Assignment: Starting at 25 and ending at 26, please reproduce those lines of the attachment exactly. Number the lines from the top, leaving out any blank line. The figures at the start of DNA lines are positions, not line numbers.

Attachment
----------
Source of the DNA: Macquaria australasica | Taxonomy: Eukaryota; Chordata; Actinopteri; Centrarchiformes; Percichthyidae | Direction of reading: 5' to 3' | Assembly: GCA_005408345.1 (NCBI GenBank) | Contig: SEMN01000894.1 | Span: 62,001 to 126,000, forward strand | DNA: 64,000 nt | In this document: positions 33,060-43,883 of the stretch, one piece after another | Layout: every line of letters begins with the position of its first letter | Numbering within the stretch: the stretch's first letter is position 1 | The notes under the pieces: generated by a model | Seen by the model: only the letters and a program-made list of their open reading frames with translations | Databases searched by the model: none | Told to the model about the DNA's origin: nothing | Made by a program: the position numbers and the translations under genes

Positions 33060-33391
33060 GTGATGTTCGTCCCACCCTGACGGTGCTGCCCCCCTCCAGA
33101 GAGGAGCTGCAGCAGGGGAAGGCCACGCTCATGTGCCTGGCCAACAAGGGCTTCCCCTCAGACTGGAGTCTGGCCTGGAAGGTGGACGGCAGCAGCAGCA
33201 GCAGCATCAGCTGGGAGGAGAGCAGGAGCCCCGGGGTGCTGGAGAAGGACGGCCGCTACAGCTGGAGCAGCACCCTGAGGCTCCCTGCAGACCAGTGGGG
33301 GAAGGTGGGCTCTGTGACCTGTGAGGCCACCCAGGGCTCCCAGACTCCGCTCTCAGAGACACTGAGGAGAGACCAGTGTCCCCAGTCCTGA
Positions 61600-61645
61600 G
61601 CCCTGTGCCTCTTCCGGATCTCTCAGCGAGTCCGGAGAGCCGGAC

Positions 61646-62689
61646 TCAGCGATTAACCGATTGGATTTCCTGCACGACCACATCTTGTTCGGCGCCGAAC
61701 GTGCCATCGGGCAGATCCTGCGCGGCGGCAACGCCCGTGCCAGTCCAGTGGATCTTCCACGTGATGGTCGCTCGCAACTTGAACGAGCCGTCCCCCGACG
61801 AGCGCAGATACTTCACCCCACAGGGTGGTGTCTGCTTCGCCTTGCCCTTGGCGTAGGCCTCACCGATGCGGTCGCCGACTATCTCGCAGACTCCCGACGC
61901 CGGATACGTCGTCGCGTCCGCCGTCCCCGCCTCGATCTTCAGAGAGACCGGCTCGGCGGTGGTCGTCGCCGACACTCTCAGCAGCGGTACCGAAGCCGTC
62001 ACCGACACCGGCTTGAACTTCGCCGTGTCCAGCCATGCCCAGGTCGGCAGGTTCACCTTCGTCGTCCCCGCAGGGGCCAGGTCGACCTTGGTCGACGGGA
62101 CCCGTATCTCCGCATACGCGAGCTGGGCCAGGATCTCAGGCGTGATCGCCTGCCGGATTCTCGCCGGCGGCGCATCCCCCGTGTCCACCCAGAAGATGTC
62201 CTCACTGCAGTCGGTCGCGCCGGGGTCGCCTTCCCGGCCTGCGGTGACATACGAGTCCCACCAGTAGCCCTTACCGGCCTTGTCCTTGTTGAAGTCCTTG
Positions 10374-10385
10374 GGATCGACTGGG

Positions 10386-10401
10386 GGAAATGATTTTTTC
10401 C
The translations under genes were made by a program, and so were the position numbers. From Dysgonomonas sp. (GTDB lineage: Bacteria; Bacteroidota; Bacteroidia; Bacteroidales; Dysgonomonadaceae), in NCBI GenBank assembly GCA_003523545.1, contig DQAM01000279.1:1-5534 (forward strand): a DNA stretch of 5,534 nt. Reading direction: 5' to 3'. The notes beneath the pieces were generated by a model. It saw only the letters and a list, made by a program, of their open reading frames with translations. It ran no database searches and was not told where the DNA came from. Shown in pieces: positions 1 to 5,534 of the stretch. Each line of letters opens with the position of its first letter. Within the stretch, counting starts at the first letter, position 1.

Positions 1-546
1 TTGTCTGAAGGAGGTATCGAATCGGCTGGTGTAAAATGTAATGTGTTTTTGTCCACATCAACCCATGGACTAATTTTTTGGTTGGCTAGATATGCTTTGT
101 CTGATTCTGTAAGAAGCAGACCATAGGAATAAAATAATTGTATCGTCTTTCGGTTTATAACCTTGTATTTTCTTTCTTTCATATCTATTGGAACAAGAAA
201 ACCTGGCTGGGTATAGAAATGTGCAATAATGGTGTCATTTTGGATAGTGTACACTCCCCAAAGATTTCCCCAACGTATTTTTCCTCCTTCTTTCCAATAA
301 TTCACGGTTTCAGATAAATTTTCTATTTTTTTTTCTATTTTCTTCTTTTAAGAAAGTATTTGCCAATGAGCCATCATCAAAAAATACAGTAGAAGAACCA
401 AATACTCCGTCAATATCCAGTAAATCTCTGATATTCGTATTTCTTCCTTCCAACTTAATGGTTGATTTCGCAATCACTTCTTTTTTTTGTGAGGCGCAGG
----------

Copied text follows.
1 TTGTCTGAAGGAGGTATCGAATCGGCTGGTGTAAAATGTAATGTGTTTTTGTCCACATCAACCCATGGACTAATTTTTTGGTTGGCTAGATATGCTTTGT
101 CTGATTCTGTAAGAAGCAGACCATAGGAATAAAATAATTGTATCGTCTTTCGGTTTATAACCTTGTATTTTCTTTCTTTCATATCTATTGGAACAAGAAA